# QUEST#

QUaternion ESTimator as described by Shuster in [Shuster1981] and [Shuster1978].

We start to define the goal of finding an orthogonal matrix $$\mathbf{A}$$ that minimizes the loss function:

$L(\mathbf{A}) = \frac{1}{2}\sum_{i=1}^n |\hat{\mathbf{W}}_i - \mathbf{A}\hat{\mathbf{V}}_i|^2$

where $$a_i$$ are a set of non-negative weights such that $$\sum_{i=1}^na_i=1$$, $$\hat{\mathbf{V}}_i$$ are nonparallel reference vectors, and $$\hat{\mathbf{W}}_i$$ are the corresponding observation vectors.

The gain function $$g(\mathbf{A})$$ is defined by

$g(\mathbf{A}) = 1 - L(\mathbf{A}) = \sum_{i=1}^na_i\,\hat{\mathbf{W}}_i^T\mathbf{A}\hat{\mathbf{V}}_i$

The loss function $$L(\mathbf{A})$$ is at its minimum when the gain function $$g(\mathbf{A})$$ is at its maximum. The gain function can be reformulated as:

$g(\mathbf{A}) = \sum_{i=1}^na_i\mathrm{tr}\big(\hat{\mathbf{W}}_i^T\mathbf{A}\hat{\mathbf{V}}_i\big) = \mathrm{tr}(\mathbf{AB}^T)$

where $$\mathrm{tr}$$ is the trace of a matrix, and $$\mathbf{B}$$ is the attitude profile matrix:

$\mathbf{B} = \sum_{i=1}^na_i\hat{\mathbf{W}}_i^T\hat{\mathbf{V}}_i$

The quaternion $$\bar{\mathbf{q}}$$ representing a rotation is defined by Shuster as:

$\begin{split}\bar{\mathbf{q}} = \begin{bmatrix}\mathbf{Q} \\ q\end{bmatrix} = \begin{bmatrix}\hat{\mathbf{X}}\sin\frac{\theta}{2} \\ \cos\frac{\theta}{2}\end{bmatrix}\end{split}$

where $$\hat{\mathbf{X}}$$ is the axis of rotation, and $$\theta$$ is the angle of rotation about $$\hat{\mathbf{X}}$$.

Warning

The definition of a quaternion used by Shuster sets the vector part $$\mathbf{Q}$$ followed by the scalar part $$q$$. This module, however, will return the estimated quaternion with the scalar part first and followed by the vector part: $$\bar{\mathbf{q}} = \begin{bmatrix}q & \mathbf{Q}\end{bmatrix}$$

Because the quaternion works as a versor, it must satisfy:

$\bar{\mathbf{q}}^T\bar{\mathbf{q}} = |\mathbf{Q}|^2 + q^2 = 1$

The attitude matrix $$\mathbf{A}$$ is related to the quaternion by:

$\mathbf{A}(\bar{\mathbf{q}}) = (q^2+\mathbf{Q}\cdot\mathbf{Q})\mathbf{I} + 2\mathbf{QQ}^T + 2q\lfloor\mathbf{Q}\rfloor_\times$

where $$\mathbf{I}$$ is the identity matrix, and $$\lfloor\mathbf{Q}\rfloor_\times$$ is the antisymmetric matrix of $$\mathbf{Q}$$, a.k.a. the skew-symmetric matrix:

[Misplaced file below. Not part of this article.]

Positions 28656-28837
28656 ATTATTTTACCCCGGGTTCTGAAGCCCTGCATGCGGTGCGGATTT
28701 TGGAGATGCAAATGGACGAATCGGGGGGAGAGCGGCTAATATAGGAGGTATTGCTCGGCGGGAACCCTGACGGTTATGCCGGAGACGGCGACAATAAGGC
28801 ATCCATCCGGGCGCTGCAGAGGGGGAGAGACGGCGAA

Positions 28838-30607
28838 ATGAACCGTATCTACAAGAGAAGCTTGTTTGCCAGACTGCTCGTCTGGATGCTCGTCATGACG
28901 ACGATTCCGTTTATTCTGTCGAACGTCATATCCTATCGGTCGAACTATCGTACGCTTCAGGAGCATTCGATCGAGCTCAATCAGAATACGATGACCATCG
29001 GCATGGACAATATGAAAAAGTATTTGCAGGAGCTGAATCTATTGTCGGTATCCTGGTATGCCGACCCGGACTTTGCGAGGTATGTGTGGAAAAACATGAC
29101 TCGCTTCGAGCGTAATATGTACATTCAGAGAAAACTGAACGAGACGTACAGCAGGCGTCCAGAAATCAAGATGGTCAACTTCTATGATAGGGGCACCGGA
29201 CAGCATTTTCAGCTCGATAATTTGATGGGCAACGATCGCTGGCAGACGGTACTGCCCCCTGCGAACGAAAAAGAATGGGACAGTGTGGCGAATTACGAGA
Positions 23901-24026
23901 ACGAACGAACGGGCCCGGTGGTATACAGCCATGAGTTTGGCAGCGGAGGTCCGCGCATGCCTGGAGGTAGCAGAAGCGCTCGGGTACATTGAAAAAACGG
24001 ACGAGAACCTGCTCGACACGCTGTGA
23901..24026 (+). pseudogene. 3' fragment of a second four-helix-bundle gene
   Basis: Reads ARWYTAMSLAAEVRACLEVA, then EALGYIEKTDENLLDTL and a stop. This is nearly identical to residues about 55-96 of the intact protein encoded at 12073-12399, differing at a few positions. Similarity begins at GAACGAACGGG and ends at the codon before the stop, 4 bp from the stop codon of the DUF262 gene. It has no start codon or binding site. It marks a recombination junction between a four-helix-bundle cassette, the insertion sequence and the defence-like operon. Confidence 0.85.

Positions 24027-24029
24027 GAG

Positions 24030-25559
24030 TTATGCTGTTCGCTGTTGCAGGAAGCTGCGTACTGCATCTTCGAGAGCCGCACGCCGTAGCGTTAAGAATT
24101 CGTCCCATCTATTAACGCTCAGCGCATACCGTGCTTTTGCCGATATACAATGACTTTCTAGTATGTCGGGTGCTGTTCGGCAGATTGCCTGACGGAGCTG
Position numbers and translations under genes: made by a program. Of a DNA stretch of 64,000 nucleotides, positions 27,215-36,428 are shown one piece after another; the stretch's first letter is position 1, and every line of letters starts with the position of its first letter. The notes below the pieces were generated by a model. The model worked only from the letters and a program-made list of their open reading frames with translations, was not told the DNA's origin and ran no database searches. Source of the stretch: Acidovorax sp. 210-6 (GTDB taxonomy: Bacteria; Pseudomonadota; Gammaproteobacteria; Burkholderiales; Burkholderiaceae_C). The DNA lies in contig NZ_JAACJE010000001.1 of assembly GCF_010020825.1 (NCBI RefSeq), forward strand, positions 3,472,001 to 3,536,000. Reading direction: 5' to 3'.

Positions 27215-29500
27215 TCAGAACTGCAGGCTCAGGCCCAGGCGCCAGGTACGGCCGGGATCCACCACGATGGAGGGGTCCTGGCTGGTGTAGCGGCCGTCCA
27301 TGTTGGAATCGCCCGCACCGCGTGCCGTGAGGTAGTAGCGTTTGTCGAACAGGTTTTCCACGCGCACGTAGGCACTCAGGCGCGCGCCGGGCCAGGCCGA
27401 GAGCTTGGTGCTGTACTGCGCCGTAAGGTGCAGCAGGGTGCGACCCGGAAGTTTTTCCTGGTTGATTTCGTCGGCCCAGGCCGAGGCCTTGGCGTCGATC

$\begin{split}\lfloor\mathbf{Q}\rfloor_\times = \begin{bmatrix}0 & Q_3 & -Q_2 \\ -Q_3 & 0 & Q_1 \\ Q_2 & -Q_1 & 0\end{bmatrix}\end{split}$

Now the gain function can be rewritten again, but in terms of quaternions:

$g(\bar{\mathbf{q}}) = (q^2-\mathbf{Q}\cdot\mathbf{Q})\mathrm{tr}\mathbf{B}^T + 2\mathrm{tr}\big(\mathbf{QQ}^T\mathbf{B}^T\big) + 2q\mathrm{tr}\big(\lfloor\mathbf{Q}\rfloor_\times\mathbf{B}^T\big)$

A further simplification gives:

$g(\bar{\mathbf{q}}) = \bar{\mathbf{q}}^T\mathbf{K}\bar{\mathbf{q}}$

where the $$4\times 4$$ matrix $$\mathbf{K}$$ is given by:

$\begin{split}\mathbf{K} = \begin{bmatrix} \mathbf{S} - \sigma\mathbf{I} & \mathbf{Z} \\ \mathbf{Z}^T & \sigma \end{bmatrix}\end{split}$

using the helper values:

$\begin{split}\begin{array}{rcl} \sigma &=& \mathrm{tr}\mathbf{B} \\ && \\ \mathbf{S} &=& \mathbf{B} + \mathbf{B}^T \\ && \\ \mathbf{Z} &=& \sum_{i=1}^na_i\big(\hat{\mathbf{W}}_i\times\hat{\mathbf{V}}_i\big) \end{array}\end{split}$

Note

$$\mathbf{Z}$$ can be also defined from $$\lfloor\mathbf{Z}\rfloor_\times = \mathbf{B} - \mathbf{B}^T$$

A new gain function $$g'(\bar{\mathbf{q}})$$ with Lagrange multipliers is defined:

$g'(\bar{\mathbf{q}}) = \bar{\mathbf{q}}^T\mathbf{K}\bar{\mathbf{q}} - \lambda\bar{\mathbf{q}}^T\bar{\mathbf{q}}$

It is verified that $$\mathbf{K}\bar{\mathbf{q}}=\lambda\bar{\mathbf{q}}$$. Thus, $$g(\bar{\mathbf{q}})$$ will be maximized if $$\bar{\mathbf{q}}_\mathrm{opt}$$ is chosen to be the eigenvector of $$\mathbf{K}$$ belonging to the largest eigenvalue of $$\mathbf{K}$$:

$\mathbf{K}\bar{\mathbf{q}}_\mathrm{opt} = \lambda_\mathrm{max}\bar{\mathbf{q}}_\mathrm{opt}$

which is the desired result. This equation can be rearranged to read, for any eigenvalue $$\lambda$$: